Multitasking in Veterinary Medicine
Let’s Be Realistic!

In many places, technicians are in demand. Our industry does not seem to have enough people to fill the job openings.

I see job advertisements come across my social media feed regularly. All these ads have a theme in common, the requirement that, as technicians, we must ‘multitask’.

What is multitasking and how does it relate to complex tasks like dentistry and anesthesia? In our last article we discussed the complexities of anesthesia as it relates to dentistry. In this article I would like to explore how multitasking (or the illusion of it) can impact this type of work.

Picture This…

You have prepared yourself for the typical day. You know your clinic has a few elective procedures scheduled; a dentistry, an ovariohysterectomy, and a lumpectomy. You know your clinic has some outpatient appointments scheduled but you are sure some emergent things will be added to that list. Scheduling of people is decent but, as is typical, there are likely not enough people. You are expecting two technicians, a technician assistant, a veterinary medical receptionist, and two veterinarians.

So, coffee in hand, you are ready to tackle the day. Does the day go as expected? Well, any veterinary professional will tell you, of course it
does not. 

Emergent calls result in additional appointments and diagnostics, and additional procedures. Suddenly, the staffing that looked just adequate, is now woefully lacking. The team is swamped. This is the multitaskers hay day, right? This is where we should shine, but do we?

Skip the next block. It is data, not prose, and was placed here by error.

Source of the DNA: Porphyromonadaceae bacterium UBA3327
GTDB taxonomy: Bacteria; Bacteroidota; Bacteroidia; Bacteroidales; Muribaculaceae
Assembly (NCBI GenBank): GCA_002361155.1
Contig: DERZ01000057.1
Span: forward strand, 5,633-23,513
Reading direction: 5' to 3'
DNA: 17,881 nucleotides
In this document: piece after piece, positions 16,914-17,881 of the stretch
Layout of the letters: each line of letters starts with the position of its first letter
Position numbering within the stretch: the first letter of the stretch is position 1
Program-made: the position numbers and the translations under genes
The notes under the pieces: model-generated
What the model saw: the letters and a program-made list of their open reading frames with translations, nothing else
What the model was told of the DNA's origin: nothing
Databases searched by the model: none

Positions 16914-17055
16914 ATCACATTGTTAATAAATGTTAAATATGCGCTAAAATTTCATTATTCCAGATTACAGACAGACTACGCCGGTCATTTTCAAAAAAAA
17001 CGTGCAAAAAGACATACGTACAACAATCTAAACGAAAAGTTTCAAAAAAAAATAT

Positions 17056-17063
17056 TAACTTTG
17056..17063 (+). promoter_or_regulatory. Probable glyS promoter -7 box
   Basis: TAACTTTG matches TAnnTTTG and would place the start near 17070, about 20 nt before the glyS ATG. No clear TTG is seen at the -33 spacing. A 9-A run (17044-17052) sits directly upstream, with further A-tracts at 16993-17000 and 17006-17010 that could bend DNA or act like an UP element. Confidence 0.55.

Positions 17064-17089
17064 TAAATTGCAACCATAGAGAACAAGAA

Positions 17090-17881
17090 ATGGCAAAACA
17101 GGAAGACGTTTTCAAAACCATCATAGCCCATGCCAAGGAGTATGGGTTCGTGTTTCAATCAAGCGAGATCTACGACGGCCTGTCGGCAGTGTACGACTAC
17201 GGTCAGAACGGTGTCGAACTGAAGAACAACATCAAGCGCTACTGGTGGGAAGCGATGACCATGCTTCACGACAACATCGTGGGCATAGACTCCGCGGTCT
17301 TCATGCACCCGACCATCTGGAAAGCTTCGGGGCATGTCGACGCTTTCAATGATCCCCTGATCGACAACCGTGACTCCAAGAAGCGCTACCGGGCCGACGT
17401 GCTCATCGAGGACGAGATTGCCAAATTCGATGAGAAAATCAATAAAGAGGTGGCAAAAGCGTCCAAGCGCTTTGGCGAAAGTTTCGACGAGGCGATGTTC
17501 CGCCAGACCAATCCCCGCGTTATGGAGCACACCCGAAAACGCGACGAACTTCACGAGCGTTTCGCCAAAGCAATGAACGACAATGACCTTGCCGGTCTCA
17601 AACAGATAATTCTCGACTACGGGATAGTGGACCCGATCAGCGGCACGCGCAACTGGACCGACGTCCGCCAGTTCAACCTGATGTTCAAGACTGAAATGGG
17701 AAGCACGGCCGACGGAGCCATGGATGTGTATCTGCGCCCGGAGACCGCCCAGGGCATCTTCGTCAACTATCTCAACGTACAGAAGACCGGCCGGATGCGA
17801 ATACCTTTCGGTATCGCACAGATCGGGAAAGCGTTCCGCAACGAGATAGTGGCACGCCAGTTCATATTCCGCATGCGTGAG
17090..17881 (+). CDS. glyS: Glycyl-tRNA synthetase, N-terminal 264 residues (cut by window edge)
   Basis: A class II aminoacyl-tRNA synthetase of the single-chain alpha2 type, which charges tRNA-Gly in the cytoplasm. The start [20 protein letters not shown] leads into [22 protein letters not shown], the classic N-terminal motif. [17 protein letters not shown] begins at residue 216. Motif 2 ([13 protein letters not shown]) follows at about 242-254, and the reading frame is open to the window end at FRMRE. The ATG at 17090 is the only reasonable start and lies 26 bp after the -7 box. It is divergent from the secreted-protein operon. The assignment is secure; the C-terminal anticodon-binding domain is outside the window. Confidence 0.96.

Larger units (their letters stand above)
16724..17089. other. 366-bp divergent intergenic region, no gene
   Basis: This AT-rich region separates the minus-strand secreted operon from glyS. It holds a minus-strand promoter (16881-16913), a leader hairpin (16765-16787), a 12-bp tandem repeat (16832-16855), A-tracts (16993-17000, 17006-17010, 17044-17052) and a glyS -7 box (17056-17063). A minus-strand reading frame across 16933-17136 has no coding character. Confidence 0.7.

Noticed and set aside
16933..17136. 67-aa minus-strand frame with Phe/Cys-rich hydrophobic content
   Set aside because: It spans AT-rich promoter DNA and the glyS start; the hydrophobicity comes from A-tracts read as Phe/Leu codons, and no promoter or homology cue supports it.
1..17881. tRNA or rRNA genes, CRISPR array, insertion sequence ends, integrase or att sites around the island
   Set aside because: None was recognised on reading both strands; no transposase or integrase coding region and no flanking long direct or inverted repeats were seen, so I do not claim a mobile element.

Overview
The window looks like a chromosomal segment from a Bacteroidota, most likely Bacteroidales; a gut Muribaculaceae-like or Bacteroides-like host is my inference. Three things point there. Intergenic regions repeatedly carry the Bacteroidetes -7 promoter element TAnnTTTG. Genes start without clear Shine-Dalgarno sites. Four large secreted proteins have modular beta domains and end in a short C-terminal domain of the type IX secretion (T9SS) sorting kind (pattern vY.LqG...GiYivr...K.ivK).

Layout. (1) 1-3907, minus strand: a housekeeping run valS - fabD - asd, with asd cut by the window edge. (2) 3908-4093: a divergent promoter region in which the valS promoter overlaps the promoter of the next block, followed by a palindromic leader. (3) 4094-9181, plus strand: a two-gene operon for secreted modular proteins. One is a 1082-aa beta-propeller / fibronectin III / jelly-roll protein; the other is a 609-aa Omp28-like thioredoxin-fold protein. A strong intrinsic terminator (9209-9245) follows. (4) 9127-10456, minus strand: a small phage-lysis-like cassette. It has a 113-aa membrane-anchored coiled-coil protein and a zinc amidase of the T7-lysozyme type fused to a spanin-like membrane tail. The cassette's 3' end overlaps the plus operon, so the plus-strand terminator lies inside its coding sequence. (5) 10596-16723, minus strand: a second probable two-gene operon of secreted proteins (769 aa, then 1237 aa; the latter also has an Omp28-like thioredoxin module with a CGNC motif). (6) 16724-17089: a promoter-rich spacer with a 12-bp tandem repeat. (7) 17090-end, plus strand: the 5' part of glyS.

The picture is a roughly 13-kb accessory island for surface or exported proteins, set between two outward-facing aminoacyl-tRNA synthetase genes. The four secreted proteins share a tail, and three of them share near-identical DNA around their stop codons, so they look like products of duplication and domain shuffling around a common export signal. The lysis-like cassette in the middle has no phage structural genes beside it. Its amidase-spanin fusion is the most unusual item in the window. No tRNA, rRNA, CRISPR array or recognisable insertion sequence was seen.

What is Multitasking?

Multitasking is defined as: ‘The performance of more than one task at the same time.’ 1

When everything is very busy in a clinic this skill seems imperative. 

Let’s look at the dentistry in the above example. A dentistry often takes (and should take) at least two people; one to perform the dentistry itself (charting, cleaning and radiographs) and the another to take on the anesthesia (performing, monitoring, and charting).

The earlier paragraph has 6 complex tasks.

There is not a single person that should take on all those tasks, but does it happen, all the time. I have found myself in the circumstance of
performing a dentistry and an anesthesia multiple times throughout my career. Is it right? Absolutely not.

Research is showing that multitasking is simply not a thing the human brain is capable of. ‘The short answer to whether people can really
multitask is no. Multitasking is a myth. The human brain cannot perform two tasks that require high-level brain function at once. Low level functions like breathing and pumping blood aren’t considered in multitasking. Only the tasks you have to “think” about are considered.

What actually happens when you think you are multitasking is that you are rapidly switching between tasks.’ 2

Despite all the pressure we put on ourselves to be superior at this much requested task, the reality is we are deluding ourselves to think we
are capable of it.

Dentistry & Anesthesia

This is an all-time pet peeve for many, me included. These two tasks are often grouped together because one technician is there, right?
One technician can listen to the multi-parameter monitor while doing the cleaning and can double check if things sound ‘off’, right? In this technician’s humble opinion, no we cannot.